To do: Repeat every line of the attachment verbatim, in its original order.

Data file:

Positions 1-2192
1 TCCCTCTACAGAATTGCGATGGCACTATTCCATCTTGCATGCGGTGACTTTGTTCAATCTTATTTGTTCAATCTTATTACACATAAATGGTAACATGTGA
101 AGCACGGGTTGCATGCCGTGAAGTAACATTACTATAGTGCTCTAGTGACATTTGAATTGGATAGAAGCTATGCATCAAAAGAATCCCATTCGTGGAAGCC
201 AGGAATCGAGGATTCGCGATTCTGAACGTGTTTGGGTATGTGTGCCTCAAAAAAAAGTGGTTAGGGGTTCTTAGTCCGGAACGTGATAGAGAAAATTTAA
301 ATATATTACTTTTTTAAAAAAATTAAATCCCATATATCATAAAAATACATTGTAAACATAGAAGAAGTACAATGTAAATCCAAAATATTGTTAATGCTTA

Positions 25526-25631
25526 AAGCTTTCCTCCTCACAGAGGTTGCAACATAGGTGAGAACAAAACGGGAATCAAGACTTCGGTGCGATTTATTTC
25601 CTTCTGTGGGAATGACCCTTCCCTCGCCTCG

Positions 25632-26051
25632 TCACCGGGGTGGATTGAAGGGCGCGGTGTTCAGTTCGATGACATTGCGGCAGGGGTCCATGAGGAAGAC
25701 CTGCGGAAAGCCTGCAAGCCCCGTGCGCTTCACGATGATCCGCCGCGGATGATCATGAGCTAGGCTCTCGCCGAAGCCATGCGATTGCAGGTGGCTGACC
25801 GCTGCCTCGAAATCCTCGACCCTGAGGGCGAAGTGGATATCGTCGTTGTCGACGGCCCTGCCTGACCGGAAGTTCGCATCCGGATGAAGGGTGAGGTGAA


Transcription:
Positions 1-2192
1 TCCCTCTACAGAATTGCGATGGCACTATTCCATCTTGCATGCGGTGACTTTGTTCAATCTTATTTGTTCAATCTTATTACACATAAATGGTAACATGTGA
101 AGCACGGGTTGCATGCCGTGAAGTAACATTACTATAGTGCTCTAGTGACATTTGAATTGGATAGAAGCTATGCATCAAAAGAATCCCATTCGTGGAAGCC
201 AGGAATCGAGGATTCGCGATTCTGAACGTGTTTGGGTATGTGTGCCTCAAAAAAAAGTGGTTAGGGGTTCTTAGTCCGGAACGTGATAGAGAAAATTTAA
301 ATATATTACTTTTTTAAAAAAATTAAATCCCATATATCATAAAAATACATTGTAAACATAGAAGAAGTACAATGTAAATCCAAAATATTGTTAATGCTTA

Positions 25526-25631
25526 AAGCTTTCCTCCTCACAGAGGTTGCAACATAGGTGAGAACAAAACGGGAATCAAGACTTCGGTGCGATTTATTTC
25601 CTTCTGTGGGAATGACCCTTCCCTCGCCTCG

Positions 25632-26051
25632 TCACCGGGGTGGATTGAAGGGCGCGGTGTTCAGTTCGATGACATTGCGGCAGGGGTCCATGAGGAAGAC
25701 CTGCGGAAAGCCTGCAAGCCCCGTGCGCTTCACGATGATCCGCCGCGGATGATCATGAGCTAGGCTCTCGCCGAAGCCATGCGATTGCAGGTGGCTGACC
25801 GCTGCCTCGAAATCCTCGACCCTGAGGGCGAAGTGGATATCGTCGTTGTCGACGGCCCTGCCTGACCGGAAGTTCGCATCCGGATGAAGGGTGAGGTGAA